Norwegian aquaculture company Salmar Farming has recently launched the world’s first electric aquaculture support vessel. The newly christened Elfrida uses batteries and power electronics from Siemens, which are charged overnight, and provide ample power to run throughout the day.

Norwegian battery technology continues to show its robust nature in the workboat industry, reducing costs through improved efficiency. Best of all, the technology also helps reduce fossil fuel use and greatly improve working conditions.

Please read the following article by Teknisk Ukeblad for more details and a video of the vessel on her trial run.

Norwegian innovation is, once again, leading the world with electric marine solutions.

Meet Elfrida – The World’s First Electric Fish Farm Vessel

By Tore Stensvold, Published February 8, 2016. Link to original article in Norwegian here

Salmar farming has launched the world’s first full electric workboat for the fish farming industry. Elfrida is going to be used by Salmar Farming at the fish farm Kattholmen, which is about 50 minutes from shore with a speed of 8.5 knots. The vessel will be able to operate a full day on battery and recharge at night. The 13.5-meter-long catamaran was christened at Frøya today. It is built on the island by Ørnli Slipp. Siemens has supplied the battery electric system, based on years of experience with hybrid offshore vessels and electric ferries.

Environmental Ambition

Technical Manager at Salmar Farming, Eskil Bekken, said Elfrida will work under the same conditions as any catamaran of 13.5 meters. According to Bekken, Salmar is working towards for a more environmentally friendly fish farming industry, and has set itself the goal of becoming the industry’s most energy-efficient fish farming company.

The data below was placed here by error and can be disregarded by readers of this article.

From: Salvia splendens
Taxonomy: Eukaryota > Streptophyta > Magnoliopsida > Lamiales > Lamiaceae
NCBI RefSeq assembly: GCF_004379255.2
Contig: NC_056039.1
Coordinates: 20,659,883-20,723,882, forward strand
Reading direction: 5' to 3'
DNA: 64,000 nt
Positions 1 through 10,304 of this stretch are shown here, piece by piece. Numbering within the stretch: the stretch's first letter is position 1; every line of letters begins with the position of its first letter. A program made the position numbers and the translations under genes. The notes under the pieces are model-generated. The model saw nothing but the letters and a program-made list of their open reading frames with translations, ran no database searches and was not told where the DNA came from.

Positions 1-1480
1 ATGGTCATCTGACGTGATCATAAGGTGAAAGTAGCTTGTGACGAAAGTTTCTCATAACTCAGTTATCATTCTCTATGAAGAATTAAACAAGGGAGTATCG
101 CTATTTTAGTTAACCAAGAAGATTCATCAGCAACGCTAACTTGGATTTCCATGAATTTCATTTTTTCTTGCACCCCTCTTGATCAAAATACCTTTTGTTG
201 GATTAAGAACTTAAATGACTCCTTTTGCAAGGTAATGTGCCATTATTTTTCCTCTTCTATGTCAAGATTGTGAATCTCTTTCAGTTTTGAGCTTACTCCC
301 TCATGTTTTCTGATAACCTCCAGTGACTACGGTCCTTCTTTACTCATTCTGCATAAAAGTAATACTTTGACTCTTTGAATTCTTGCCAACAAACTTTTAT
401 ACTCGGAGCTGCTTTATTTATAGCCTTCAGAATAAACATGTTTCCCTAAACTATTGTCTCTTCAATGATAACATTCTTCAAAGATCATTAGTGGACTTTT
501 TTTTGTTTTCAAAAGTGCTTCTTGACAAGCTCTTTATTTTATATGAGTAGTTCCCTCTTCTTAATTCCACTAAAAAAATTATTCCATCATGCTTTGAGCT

-I am confident that Elfrida will be a even better vessel than conventional vessels we have in operation. Additionally, we are spared of exhaust and noise, said Bekken in a press release.

He believes it was time that aquaculture took on a new technology.

-Now it’s finally aquaculture’s turn to be electrified, and we are doing it with technology that has been proven offshore, says Bekken.


Capacity Building

Ørnli Slipp has with this project gained new skills that can contribute to more projects for more environmentally friendly fish farming industry.

-For us it is very important that we are part of the development and can build competencies needed now, and for years to come, says CEO Torstein Yttersian at Ørnli Slipp AS.

Siemens has based their expertise on several years of experience, both within hybrid offshore vessels, the battery ferry Ampere and the electric-hybrid fishing vessel Karoline. The battery and energy management system is developed by Siemens in Trondheim.

-The first work boat is an important milestone for us. We see opportunities in a growing market. We have shown that the technology is robust, reduces costs and is environmentally friendly. We are proud that the technical solutions now will stick in a new segment where Norway has a leading position in the world, says sales director Odd Moen.

Public Support

The project has received two million NOK from Enova.

– Having in mind that more and more fish farming operators are replacing their diesel generators with shore power, we are very excited about Salmar’s pilot project. An electric hybrid plug-in fish farming vessel that can charge from shore power and at feed barges, represents something completely new, says Enova transport Marketing Petter Hersleth.

If Salmar succeeds, it can have serious implications for the aquaculture industry, he said.

– We are pleased that Salmar is leading the way, and show how the industry can reduce the use of fossil fuels, and are proud to contribute to this ambitious project being realized, says Hersleth.

Salmar Farming, headquartered at Frøya, is one of the world’s largest companies within production and processing of salmon, with activities in Central and Northern Norway. Company turnover in 2015 was approximately 7.3 billion, and they have around 1,300 employees.